Well, with CoCo gone, I guess all we have left is Between Two Ferns.
posted by Mach5 at 7:45 AM on January 23, 2010 [2 favorites]


I go to bed before the talk shows come on, but I tuned in over the past couple of weeks to see what was going on.

One thing that struck me was how male-centric all of these shows are. "Girls" showing up in bikinis, "girls" flirting with the middle-aged male host to promote a new movie, lots of jokes with thinly veiled innuendo with all of the sophistication of a middle school pervert... And then there's Letterman...

Time to move on, perhaps?
posted by KokuRyu at 7:54 AM on January 23, 2010


I guess we can be glad the Jay Leno show wasn't two hours long. I guess.
posted by tommasz at 7:59 AM on January 23, 2010 [1 favorite]


Well, with CoCo gone, I guess all we have left is Between Two Ferns.

That was awesome
posted by KokuRyu at 8:01 AM on January 23, 2010


My favorite part is the Jack Paar story. Because his comments about yellow journalism are a great example of my theory that there's nothing different about journalism today than historically and that there's no such thing as this golden age of journalistic integrity everyone loves to wax nostalgic about in here.
posted by spicynuts at 9:27 AM on January 23, 2010 [1 favorite]


Thorzad: try this bookmarklet.
posted by stratastar at 9:34 AM on January 23, 2010 [3 favorites]


Was Jerry Lewis ever not an enormous asshole?
posted by empath at 9:37 AM on January 23, 2010


If nothing else, this does put a new spin on The Jerry Langford Show.
posted by Halloween Jack at 9:38 AM on January 23, 2010


I remember loving Jerry Lewis as a child, but as I got older I came to see him as the jerk he was. I have to wonder how much that had to do with the breakup between him and Dean Martin.

But in recent years his personality seems to have mellowed and improved. His character in The King of Comedy was essentially Jerry Lewis, I wonder if the message eventually trickled through to him.

Some of his assholitude could have been the result of his addiction to painkillers, as well. Opiates have a bad tendency to shut down that part of your brain that evaluates your own behavior, and that's the part that keeps you from being an ass.
posted by Jimmy Havok at 10:13 AM on January 23, 2010 [1 favorite]


Opiates have a bad tendency to shut down that part of your brain that evaluates your own behavior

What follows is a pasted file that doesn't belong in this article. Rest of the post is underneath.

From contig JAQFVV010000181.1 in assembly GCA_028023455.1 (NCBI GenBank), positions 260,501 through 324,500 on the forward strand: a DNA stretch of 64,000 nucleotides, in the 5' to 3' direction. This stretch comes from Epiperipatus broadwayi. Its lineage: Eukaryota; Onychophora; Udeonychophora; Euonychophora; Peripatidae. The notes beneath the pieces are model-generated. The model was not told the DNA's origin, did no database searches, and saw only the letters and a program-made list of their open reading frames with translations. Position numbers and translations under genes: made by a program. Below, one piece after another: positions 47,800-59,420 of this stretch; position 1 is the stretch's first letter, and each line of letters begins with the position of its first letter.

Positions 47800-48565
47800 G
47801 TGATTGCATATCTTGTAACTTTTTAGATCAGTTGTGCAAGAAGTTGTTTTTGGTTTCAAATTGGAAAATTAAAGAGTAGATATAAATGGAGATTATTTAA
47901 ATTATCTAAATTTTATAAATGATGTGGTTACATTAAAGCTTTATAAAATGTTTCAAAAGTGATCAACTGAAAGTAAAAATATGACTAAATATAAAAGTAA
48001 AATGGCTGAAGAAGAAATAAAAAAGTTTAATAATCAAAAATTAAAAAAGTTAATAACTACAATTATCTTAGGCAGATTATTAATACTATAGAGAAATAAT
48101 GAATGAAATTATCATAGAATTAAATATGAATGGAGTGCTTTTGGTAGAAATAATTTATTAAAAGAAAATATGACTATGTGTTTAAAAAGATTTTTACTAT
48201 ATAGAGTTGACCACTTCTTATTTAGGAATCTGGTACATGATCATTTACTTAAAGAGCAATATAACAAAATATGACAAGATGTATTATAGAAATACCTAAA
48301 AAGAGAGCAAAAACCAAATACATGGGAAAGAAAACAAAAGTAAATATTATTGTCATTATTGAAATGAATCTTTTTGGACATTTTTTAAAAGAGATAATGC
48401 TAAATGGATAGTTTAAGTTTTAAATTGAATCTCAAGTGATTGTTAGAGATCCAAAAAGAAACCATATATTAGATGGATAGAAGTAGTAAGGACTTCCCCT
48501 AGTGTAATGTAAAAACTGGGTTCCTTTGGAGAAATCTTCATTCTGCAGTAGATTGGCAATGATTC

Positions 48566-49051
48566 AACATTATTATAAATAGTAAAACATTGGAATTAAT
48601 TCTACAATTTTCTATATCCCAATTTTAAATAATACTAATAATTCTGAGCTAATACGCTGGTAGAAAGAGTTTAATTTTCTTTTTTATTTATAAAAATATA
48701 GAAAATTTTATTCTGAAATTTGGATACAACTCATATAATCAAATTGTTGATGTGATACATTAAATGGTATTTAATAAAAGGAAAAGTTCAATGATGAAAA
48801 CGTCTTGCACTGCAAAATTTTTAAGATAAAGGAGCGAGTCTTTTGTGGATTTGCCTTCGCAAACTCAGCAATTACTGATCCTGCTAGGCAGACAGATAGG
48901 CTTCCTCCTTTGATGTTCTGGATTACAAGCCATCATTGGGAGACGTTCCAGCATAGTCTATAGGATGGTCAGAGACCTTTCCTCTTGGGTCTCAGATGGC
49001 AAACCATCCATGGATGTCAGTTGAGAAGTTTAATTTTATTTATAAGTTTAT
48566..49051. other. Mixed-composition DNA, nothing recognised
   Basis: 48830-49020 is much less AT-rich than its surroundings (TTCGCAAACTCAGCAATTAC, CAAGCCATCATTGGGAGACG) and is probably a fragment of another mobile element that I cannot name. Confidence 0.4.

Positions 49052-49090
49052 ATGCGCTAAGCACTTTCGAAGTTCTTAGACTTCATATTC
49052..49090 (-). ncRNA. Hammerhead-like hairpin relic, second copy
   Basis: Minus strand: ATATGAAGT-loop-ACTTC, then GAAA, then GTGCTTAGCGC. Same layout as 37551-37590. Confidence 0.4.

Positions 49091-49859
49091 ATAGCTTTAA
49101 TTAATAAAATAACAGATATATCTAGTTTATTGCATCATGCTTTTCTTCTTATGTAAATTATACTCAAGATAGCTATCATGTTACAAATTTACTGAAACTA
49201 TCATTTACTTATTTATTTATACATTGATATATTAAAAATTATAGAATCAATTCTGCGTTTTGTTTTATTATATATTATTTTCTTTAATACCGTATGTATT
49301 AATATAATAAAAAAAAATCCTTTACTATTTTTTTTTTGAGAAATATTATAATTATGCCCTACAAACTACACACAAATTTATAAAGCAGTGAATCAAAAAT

Jerry Lewis, guilty of showing poor judgment? Perish the thought.
posted by FelliniBlank at 10:37 AM on January 23, 2010 [1 favorite]


One advantage of growing older and enjoying the occasional drink is that I'm usually asleep by the time these shows come on, so I can avoid this whole tempest in a teapot.
posted by jonmc at 11:00 AM on January 23, 2010


That was a great read.

One more derail - the last ten minutes of Conan's show last night were a textbook example of how to end a show. Humble, classy then party.
posted by Joey Michaels at 11:05 AM on January 23, 2010 [3 favorites]


there was some point, I think, where Lewis didn't want to be the prancing doofus any more, and wanted to be more like Deano. And I don't think that feeling ever left him. His movie appearances, as he got older, became less and less about comedy, especially in his later years. He would fall back on the spaz routine, reluctantly I think, when nothing else was working, but I think he wanted to be respected for more than that. I remember seeing him live with my mom once as a little kid (and parents: don't do that. christ all mighty, I was the only person in the audience without dentures.) and he'd almost completely abandoned any original material, relying on jokes you could read in 60 year old joke books and a goofy expression at the punchline. oh, and he'd hit himself in the balls with mic a lot. a lot. he wouldn't just whack himself in the balls, what he'd do is fling the mic outward away from himself a little bit, and let the cord catch so the mic swung back downward at an arc and unerringly catch him right in the junk. then he'd fake a little goofy "oof" face and hunch forward a bit and maybe waddle awkwardly a couple steps in fake pain. I think he did this about 150 times that night, and the old ladies really dug it. I was probably 10 or 11 at the time, and even that young kept thinking to myself "is he just gonna keep doing old jokes and hitting himself in the balls?" the answer was no, he would also sing. and that would be serious. but if he felt people weren't into it, he would inject a little "doy" voice here or there to get a chuckle and then keep singing normally. you know what joke he told that night?

an old man and an old woman are sitting together on the front porch of their nursing home, and the old woman leans into the old man and says "I bet I can guess how old you are." (you know this one.) "first take off your shirt." he does, then she gets him to take off the rest of his clothes, finally his underwear, and with his thing hanging out the old lady says "you're 72 years old." and when the old guy asks how she knew she says "you told me yesterday." doy, ball hit. waddle.